Besides, what I'm really trying to grapple with is the buzz I hear from women and doctors about babies that are too big, and why everyone is freaked out but no one seems to have a good answer that doesn't involve doing c-sections on thousands of women who don't need them. And I hear it all the time!
"Oh, they said my baby was too big, so they scheduled me for a c-section at 38 weeks."
"My baby was 10 pounds when he was born and my doctor said I must have had gestational diabetes and we just didn't know about it."
"My baby was 8 pounds and everyone comments on how huge he is."
Some anecdotal evidence on the reaction (overreaction?) to big babies:
- I vaginally delivered a healthy 9lb 8oz baby boy a little less than two years ago with no problem. My endocrinologist's reaction? "That's a little bigger than we like to see." I'm not sure why it's any concern of yours since *I* was the one to push him out *and* I did it in less than 20 minutes, but whatever.
- A friend of mine delivered a baby boy at 9lbs 2oz so fast that an ambulance picked her up off the sidewalk and he was breastfeeding 15 minutes after arriving at the hospital. Simply on the basis of his weight, they told her that she probably had insulin issues, despite the fact that she passed the glucose tolerance test.
- Another friend of mine has six children. She does not have any form of diabetes. All but one of her children have been 9lbs or more, including one baby who was close to 11lbs, all but one of her children have been delivered vaginally, and she has never failed a glucose tolerance test. Her one c-section birth was not related to the size of the baby.
- My sister-in-law gave birth to a 10lb 6oz baby vaginally with no complications.
- I asked the nurse who delivered the Statesman what she thought about the average size of babies at birth, and I questioned her about the 7 1/2 pound average. Her response? "I don't know. I see an awful lot of 9-pound babies born in this hospital."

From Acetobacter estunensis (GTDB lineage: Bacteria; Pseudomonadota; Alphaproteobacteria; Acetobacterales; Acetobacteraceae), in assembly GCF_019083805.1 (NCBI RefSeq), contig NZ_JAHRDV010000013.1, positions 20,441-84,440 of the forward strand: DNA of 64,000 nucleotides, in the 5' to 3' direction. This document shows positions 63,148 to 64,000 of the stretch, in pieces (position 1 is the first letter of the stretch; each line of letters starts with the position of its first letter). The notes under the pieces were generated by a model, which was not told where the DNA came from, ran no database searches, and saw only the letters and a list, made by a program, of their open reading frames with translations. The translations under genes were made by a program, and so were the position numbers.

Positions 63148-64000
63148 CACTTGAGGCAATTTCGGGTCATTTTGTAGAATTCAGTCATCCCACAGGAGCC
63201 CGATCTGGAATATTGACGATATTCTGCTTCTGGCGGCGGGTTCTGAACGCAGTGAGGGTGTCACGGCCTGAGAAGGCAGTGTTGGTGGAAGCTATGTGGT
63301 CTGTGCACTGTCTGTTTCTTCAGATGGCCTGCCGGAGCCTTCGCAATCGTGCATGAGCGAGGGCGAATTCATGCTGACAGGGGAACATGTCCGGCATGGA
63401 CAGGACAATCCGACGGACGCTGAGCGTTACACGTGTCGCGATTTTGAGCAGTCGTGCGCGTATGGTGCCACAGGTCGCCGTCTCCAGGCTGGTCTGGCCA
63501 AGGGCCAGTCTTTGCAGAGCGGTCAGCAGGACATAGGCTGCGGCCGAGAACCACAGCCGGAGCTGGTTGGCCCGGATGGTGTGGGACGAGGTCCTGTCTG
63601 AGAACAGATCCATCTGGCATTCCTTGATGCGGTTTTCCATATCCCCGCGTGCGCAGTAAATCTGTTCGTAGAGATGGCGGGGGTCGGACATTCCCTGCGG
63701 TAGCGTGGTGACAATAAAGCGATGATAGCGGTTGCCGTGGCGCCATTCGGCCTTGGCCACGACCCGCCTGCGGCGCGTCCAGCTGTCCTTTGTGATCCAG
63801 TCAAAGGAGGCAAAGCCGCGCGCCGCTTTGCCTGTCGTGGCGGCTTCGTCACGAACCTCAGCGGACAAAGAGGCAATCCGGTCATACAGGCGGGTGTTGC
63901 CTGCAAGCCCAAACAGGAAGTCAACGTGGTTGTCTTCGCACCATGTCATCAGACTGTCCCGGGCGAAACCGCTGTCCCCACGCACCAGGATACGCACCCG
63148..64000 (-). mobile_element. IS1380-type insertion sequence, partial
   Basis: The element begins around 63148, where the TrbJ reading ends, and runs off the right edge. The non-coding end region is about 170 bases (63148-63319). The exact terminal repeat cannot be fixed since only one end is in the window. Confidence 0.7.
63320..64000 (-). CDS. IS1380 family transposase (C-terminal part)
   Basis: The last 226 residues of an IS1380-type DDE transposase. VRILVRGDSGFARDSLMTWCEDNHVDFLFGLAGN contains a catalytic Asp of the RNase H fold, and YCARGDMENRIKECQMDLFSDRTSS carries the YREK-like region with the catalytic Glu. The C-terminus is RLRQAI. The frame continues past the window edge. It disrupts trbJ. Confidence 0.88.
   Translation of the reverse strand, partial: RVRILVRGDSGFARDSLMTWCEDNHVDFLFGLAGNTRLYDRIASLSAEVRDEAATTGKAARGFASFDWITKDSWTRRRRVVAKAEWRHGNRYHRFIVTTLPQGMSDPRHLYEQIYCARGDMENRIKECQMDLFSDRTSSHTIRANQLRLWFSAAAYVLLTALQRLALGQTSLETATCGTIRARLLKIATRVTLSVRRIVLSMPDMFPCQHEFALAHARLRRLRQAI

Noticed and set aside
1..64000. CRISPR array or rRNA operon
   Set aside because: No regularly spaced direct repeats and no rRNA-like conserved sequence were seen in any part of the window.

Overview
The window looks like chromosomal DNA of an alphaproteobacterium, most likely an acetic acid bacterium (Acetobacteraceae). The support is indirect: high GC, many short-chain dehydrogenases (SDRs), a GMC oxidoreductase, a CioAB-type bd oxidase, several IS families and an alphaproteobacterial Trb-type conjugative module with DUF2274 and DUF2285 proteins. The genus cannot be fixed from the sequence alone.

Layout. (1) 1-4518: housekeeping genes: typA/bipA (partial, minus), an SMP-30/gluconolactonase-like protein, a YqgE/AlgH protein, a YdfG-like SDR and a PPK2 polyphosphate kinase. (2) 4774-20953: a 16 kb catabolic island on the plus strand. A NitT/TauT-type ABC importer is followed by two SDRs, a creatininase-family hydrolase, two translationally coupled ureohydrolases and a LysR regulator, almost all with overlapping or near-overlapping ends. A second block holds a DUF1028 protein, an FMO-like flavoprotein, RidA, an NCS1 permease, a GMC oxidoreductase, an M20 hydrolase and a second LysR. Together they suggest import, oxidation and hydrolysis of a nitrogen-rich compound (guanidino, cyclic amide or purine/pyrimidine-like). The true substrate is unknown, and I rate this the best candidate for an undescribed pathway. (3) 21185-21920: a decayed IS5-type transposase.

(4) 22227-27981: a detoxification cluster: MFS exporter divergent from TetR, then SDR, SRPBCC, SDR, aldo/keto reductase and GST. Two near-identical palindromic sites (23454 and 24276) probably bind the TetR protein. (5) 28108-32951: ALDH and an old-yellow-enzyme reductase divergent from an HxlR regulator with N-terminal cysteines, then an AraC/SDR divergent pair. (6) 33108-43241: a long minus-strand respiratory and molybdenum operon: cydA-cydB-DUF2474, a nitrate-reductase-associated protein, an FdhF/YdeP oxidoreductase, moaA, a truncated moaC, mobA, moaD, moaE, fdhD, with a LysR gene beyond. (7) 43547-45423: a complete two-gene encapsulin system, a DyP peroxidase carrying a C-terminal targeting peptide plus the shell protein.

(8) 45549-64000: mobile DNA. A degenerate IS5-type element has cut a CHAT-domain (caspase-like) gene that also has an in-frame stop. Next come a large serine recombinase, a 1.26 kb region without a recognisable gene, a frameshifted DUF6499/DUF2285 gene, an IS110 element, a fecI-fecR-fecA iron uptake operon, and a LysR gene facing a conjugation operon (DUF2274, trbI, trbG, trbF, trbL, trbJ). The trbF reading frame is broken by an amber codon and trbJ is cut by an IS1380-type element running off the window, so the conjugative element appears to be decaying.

- I heard of a woman who was told that she needed to be scheduled for a c-section prior to the birth of her child because he was anticipated to be more than 9 pounds. His true weight at birth? 7 pounds 12 ounces.
So now that I have done it three times, watched a bunch of other Type I diabetic mamas do it, heard stories from countless women who were told their babies were "too big," heard doctors fret about it, and spent an embarrassing amount of waking time thinking about it, I'm proposing that we all just chill out about big babies and take a look at the real problems (and the real benefits!) of growing them large.
First of all, no one seems to know just how to classify a baby that's "too big." The average is 7 1/2 pounds (give or take a few ounces). My endocrinologist thought 9 1/2 pounds was too big (again, I'm not sure why it's bothering him). If you read my links, you'll notice that some say 8 pounds 8 ounces is too big and some say 8 pounds 8 ounces is optimal (whaaaaat...?), and some put the cut-off at 9 pounds 15 ounces. I had people tell me my first son, 8 pounds 2 ounces, was "massive" and "huge." I wrote some things about this 2 years ago, when I was pregnant with my 9-1/2-pounder, and I think they are all still true. "Too big" is not very well-defined, nor is it easy to measure, and nor can it always be chalked up to diabetes.